St Lukes Church Hall, SW10 St Lukes Church Hall is one of the streets of London in the SW10 postal area.
The Boltons, SW10 The Boltons is one of the streets of London in the SW10 postal area.
The Boltons, SW5 The Boltons is a road in the SW5 postcode area
The Little Boltons, SW10 The Little Boltons - originally called "The Grove" - connects Old Brompton Road with Tregunter Road.
The Mansions, SW5 The Mansions is one of the streets of London in the SW5 postal area.
Thistle Grove, SW10 Thistle Grove is a road in the SW10 postcode area
Trebouir Road, SW5 Trebouir Road is one of the streets of London in the SW5 postal area.
Trebovir Road, SW5 Trebovir Road is one of the streets of London in the SW5 postal area.
Tregunter Road, SW10 Development began at the east end of Tregunter Road in 1851 and was complete by 1866 at the west end.
Weir Road, SW17 Weir Road is a road in the SW17 postcode area
Westgate Terrace, SW10 Westgate Terrace is a road in the SW10 postcode area
Wetherby Gardens, SW5 Wetherby Gardens is one of the streets of London in the SW5 postal area.
Wetherby Mansions, SW5 Wetherby Mansions is one of the streets of London in the SW5 postal area.
Wetherby Mews, SW5 Wetherby Mews is a road in the SW5 postcode area
Wharfedale Street, SW10 This is a street in the SW10 postcode area
Whistler Walk, SW10 Whistler Walk is one of the streets of London in the SW10 postal area.


Chelsea

Chelsea is an affluent area, bounded to the south by the River Thames.

Its eastern boundary was once defined by the River Westbourne, which is now in a pipe above Sloane Square tube station. The modern eastern boundary is Chelsea Bridge Road and the lower half of Sloane Street, including Sloane Square, along with parts of Belgravia. To the north and northwest, the area fades into Knightsbridge and South Kensington, but it is safe to say that the area north of King’s Road as far northwest as Fulham Road is part of Chelsea.

The word Chelsea originates from the Old English term for chalk and landing place on the river. The first record of the Manor of Chelsea precedes the Domesday Book and records the fact that Thurstan, governor of the King’s Palace during the reign of Edward the Confessor (1042–1066), gave the land to the Abbot and Convent of Westminster. Abbot Gervace subsequently assigned the manor to his mother, and it passed into private ownership. The modern-day Chelsea hosted the Synod of Chelsea in 787 AD.

Chelsea once had a reputation for the manufacture of Chelsea buns (made from a long strip of sweet dough tightly coiled, with currants trapped between the layers, and topped with sugar).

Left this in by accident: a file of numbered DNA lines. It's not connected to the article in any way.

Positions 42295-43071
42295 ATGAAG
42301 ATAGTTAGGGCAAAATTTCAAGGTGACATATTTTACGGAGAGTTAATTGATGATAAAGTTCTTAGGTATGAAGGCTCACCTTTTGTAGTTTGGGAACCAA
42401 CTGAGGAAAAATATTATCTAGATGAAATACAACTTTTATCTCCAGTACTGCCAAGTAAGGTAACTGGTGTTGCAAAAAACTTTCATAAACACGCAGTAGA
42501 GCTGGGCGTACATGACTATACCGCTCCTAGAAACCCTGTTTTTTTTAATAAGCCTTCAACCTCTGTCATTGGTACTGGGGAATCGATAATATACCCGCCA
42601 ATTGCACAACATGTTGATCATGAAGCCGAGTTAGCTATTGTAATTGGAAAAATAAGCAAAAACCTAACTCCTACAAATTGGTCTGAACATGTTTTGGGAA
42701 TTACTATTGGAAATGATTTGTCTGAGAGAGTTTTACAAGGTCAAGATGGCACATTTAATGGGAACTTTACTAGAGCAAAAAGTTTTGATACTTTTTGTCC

King Henry VIII acquired the manor of Chelsea from Lord Sandys in 1536; Chelsea Manor Street is still extant. Two of King Henry’s wives, Catherine Parr and Anne of Cleves, lived in the Manor House; Princess Elizabeth – the future Queen Elizabeth I – resided there; and Thomas More lived more or less next door at Beaufort House. In 1609 James I established a theological college on the site of the future Chelsea Royal Hospital, which Charles II founded in 1682.

By 1694, Chelsea – always a popular location for the wealthy, and once described as ’a village of palaces’ – had a population of 3000. Even so, Chelsea remained rural and served London to the east as a market garden, a trade that continued until the 19th-century development boom which caused the final absorption of the district into the metropolis.

Chelsea shone, brightly but briefly, in the 1960s Swinging London period and the early 1970s. The Swinging Sixties was defined on King’s Road, which runs the length of the area. The Western end of Chelsea featured boutiques Granny Takes a Trip and The Sweet Shop, the latter of which sold medieval silk velvet caftans, tabards and floor cushions, with many of the cultural cognoscenti of the time being customers, including Keith Richards, Twiggy and many others.

The exclusivity of Chelsea as a result of its high property prices has historically resulted in the term Sloane Ranger to be used to describe its residents. From 2011, Channel 4 broadcast a reality television show called Made in Chelsea, documenting the ’glitzy’ lives of several young people living in Chelsea. Moreover, Chelsea is home to one of the largest communities of Americans living outside of the United States, with 6.53% of Chelsea-residents being born in the United States.


LOCAL PHOTOS
Sands End
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Gloucester Road, 1866
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Earl's Court Farm (1867)
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Boyne Terrace Mews, W11
TUM image id: 1453967964
Perrymead Street, SW6
TUM image id: 1466600332